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Monday, 20 October 2014

LNR Accused of Obstructing Borrower's Access to Loan Reserves

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Commercial Real Estate Direct Staff Report

The owner of the Creekside mixed-use property in the Columbus, Ohio, area has sued LNR Partners, alleging that the Miami special servicer obstructed its access to a reserve fund.

The fund is tied to a $25.1 million loan that's securitized through COMM, 2014-UBS2. The loan was transferred to special servicing last month, just six months after it was securitized and 11 months after it was originated, because it had defaulted.

The property's owner, a venture led by Strathmore Development Co. of East Lansing, Mich., claims that it had met all the requirements spelled out in its loan agreement to access the $375,000 it had deposited in a so-called achievement reserve account.

Access to the account is dependent on the property's 84-unit apartment component achieving a 95 percent occupancy rate. In addition, the loan had to have a 1.3x debt-service coverage ratio for two straight quarters and a debt-yield over the previous 12 months of at least 9 percent. Strathmore, in its suit, which was filed in U.S. District Court in Columbus, claims it met all the conditions and should have been given access to the funds in reserve.

In addition to the apartment units, the property, at 101-151 Mill St. in Gahanna, Ohio, includes 97,361 square feet of office and retail space, a performance stage and public plaza. It was valued at $33.3 million when its loan was written by UBS early this year.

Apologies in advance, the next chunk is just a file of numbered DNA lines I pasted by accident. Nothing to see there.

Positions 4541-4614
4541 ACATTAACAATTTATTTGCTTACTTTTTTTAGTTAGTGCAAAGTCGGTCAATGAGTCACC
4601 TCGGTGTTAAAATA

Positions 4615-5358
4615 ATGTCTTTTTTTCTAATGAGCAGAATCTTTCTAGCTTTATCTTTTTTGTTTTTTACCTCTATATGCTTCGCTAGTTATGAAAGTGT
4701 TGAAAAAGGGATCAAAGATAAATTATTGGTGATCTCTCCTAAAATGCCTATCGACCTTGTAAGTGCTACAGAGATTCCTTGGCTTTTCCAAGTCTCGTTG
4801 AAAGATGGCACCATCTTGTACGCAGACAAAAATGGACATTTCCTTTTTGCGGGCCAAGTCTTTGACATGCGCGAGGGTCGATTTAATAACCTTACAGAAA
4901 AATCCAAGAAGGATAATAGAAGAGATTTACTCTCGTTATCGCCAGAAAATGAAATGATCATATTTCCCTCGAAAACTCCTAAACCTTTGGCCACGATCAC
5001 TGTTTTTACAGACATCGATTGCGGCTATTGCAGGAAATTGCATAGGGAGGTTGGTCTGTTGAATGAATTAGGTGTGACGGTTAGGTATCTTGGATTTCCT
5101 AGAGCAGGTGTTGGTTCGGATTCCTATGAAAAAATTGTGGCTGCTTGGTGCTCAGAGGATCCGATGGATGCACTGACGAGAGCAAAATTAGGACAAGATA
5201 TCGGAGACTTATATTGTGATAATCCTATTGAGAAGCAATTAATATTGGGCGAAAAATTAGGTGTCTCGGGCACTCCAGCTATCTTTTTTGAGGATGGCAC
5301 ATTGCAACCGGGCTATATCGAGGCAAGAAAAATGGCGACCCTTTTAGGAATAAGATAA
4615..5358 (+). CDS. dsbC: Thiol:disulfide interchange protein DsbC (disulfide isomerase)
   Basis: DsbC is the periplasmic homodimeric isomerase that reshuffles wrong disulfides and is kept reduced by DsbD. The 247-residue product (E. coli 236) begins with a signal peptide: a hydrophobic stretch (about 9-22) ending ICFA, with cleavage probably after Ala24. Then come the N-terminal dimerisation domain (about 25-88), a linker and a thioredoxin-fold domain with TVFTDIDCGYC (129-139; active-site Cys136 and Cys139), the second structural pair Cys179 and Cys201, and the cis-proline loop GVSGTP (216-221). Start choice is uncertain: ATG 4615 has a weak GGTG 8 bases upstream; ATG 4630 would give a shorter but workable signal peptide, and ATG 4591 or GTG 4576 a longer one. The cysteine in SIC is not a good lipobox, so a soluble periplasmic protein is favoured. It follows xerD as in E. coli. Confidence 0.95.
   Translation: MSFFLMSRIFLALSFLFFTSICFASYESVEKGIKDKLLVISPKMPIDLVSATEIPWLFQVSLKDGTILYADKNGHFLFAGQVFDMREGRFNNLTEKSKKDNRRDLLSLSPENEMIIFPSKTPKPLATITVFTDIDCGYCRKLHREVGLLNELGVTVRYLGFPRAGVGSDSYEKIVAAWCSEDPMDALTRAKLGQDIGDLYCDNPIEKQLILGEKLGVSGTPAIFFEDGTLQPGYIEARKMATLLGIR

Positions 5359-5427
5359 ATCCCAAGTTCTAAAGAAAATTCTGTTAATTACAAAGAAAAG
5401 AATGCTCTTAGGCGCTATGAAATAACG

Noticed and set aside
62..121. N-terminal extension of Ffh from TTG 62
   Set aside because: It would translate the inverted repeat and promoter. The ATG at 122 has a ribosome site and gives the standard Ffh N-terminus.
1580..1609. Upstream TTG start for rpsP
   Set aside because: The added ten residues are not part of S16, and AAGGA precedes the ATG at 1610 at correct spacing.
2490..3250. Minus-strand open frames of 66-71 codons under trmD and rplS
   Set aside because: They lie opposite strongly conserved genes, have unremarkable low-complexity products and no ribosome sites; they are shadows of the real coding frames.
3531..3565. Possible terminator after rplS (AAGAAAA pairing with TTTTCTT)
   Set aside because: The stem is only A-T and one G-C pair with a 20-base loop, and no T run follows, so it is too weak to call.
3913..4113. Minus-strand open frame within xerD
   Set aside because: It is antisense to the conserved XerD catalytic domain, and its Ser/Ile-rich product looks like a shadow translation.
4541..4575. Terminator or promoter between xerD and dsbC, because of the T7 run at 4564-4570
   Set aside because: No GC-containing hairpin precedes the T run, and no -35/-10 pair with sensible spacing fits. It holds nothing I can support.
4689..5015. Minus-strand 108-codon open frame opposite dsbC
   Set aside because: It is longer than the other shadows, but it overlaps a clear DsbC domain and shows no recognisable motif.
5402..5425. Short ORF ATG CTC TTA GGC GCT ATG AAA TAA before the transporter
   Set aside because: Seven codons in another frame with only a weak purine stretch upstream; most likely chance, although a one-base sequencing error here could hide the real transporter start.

The CMBS deal's trustee had assigned the authority to release funds from the reserve to LNR. Strathmore, in its suit, claims its loan agreement doesn't give LNR that responsibility.

The Strathmore group said in its suit that it had stopped making payments against the loan because of LNR's refusal to release the funds. That prompted the loan's transfer to LNR, which has initiated foreclosure.

The group further alleged that LNR has repeatedly asked for documentation that is not called for in its loan agreement. It did not spell out what type of documentation LNR has sought, but called the requests a "sham" and a "delay tactic."

"LNR, whose approval is not even required under terms of the loan agreement, has engaged in a pattern of improper and unnecessary requests for information with no apparent intention of ever acting upon the borrower's request," the group said in its complaint.

LNR declined to comment on the suit and the allegations.

Creekside, which is 95 percent occupied, generated $1.3 million of net cash flow in the first half. That was 50 percent more than the amount required to service the CMBS debt, according to servicer data compiled by Trepp LLC.

The Strathmore group acquired the property in 2012 after it had been abandoned by a developer that only partially had completed the project.

Comments? E-mail John Covaleski or call him at (267) 247-0112, Ext. 208.


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Additional Info

  • Syndicate to Realpoint: No
  • States: Ohio
  • Sector: Mixed-Use
  • Subject: Legal Issues (LEGL)
  • Deal Name: COMM, 2014-UBS2
  • Company: LTC Properties Inc.
  • Private: No
  • bloombergDealName: COMM 2014-UBS2
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Dan Moynihan

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